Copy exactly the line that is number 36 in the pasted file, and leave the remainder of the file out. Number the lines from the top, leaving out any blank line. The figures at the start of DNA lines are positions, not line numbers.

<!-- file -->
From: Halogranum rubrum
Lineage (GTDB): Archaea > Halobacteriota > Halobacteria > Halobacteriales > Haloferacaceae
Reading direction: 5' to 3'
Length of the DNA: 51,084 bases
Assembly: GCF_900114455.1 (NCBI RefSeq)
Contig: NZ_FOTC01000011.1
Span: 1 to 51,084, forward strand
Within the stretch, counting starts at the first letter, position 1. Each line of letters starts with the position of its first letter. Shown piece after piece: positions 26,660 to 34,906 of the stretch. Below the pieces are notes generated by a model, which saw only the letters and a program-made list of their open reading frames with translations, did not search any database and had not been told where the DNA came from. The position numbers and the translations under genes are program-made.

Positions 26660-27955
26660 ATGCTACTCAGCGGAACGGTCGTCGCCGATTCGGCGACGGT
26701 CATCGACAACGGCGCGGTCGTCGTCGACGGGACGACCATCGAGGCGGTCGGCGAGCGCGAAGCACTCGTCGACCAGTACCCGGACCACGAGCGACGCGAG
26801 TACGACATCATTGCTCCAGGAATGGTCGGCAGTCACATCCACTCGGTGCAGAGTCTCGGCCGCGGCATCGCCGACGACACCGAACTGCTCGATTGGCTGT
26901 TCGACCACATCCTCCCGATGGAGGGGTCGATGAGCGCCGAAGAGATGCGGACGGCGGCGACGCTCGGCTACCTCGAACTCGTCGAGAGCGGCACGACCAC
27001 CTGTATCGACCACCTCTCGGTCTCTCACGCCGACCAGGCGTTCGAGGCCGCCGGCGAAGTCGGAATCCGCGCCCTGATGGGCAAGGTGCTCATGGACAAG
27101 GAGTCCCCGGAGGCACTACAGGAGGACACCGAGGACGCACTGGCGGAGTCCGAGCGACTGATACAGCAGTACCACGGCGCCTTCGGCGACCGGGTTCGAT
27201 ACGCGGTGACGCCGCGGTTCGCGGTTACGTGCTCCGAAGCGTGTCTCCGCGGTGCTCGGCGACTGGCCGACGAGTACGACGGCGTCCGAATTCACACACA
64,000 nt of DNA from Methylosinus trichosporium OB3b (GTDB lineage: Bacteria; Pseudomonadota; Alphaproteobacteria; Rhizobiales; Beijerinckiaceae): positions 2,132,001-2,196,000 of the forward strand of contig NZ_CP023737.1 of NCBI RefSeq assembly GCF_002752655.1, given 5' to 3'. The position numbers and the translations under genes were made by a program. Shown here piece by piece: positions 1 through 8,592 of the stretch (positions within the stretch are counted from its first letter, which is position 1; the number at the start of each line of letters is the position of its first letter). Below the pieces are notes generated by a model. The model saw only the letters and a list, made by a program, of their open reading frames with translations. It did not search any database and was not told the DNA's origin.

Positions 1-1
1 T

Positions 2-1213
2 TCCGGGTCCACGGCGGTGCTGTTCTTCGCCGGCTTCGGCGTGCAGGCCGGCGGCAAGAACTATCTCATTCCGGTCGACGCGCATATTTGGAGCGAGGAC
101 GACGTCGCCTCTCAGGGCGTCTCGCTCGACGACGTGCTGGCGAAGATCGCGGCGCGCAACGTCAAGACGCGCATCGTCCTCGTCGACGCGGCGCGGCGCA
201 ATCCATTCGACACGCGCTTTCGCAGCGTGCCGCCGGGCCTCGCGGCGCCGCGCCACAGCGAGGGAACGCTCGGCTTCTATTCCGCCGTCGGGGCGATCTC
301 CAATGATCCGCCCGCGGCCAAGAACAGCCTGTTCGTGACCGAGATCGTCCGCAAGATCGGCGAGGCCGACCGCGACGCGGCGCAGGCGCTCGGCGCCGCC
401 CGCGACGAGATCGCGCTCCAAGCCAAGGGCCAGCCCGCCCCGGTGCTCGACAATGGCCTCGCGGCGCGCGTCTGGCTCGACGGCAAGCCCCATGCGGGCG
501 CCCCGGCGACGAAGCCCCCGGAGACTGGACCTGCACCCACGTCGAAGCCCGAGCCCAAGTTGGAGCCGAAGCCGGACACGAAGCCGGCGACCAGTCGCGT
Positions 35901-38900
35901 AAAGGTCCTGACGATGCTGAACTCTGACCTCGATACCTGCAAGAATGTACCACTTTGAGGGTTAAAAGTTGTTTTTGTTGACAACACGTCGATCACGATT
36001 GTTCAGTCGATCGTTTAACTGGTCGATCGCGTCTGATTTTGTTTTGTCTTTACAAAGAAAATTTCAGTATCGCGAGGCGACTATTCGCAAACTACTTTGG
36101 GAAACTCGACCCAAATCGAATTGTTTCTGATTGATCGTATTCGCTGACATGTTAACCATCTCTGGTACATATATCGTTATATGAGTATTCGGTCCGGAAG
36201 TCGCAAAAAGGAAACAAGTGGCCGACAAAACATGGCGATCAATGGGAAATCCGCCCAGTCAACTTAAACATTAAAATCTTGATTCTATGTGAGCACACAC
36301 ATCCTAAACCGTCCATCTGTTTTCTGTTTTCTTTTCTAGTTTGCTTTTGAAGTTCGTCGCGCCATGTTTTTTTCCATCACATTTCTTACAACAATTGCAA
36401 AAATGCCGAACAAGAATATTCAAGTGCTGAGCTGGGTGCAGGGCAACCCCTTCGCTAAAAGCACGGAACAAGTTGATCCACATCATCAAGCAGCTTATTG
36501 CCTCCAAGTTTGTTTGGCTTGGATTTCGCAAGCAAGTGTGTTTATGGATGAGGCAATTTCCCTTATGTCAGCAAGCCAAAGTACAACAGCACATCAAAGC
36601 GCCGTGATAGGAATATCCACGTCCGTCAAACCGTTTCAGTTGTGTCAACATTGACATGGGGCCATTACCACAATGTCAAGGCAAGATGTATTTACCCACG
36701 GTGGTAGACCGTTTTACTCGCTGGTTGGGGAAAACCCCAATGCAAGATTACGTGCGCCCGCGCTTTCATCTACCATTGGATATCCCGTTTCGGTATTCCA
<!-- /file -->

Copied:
36701 GTGGTAGACCGTTTTACTCGCTGGTTGGGGAAAACCCCAATGCAAGATTACGTGCGCCCGCGCTTTCATCTACCATTGGATATCCCGTTTCGGTATTCCA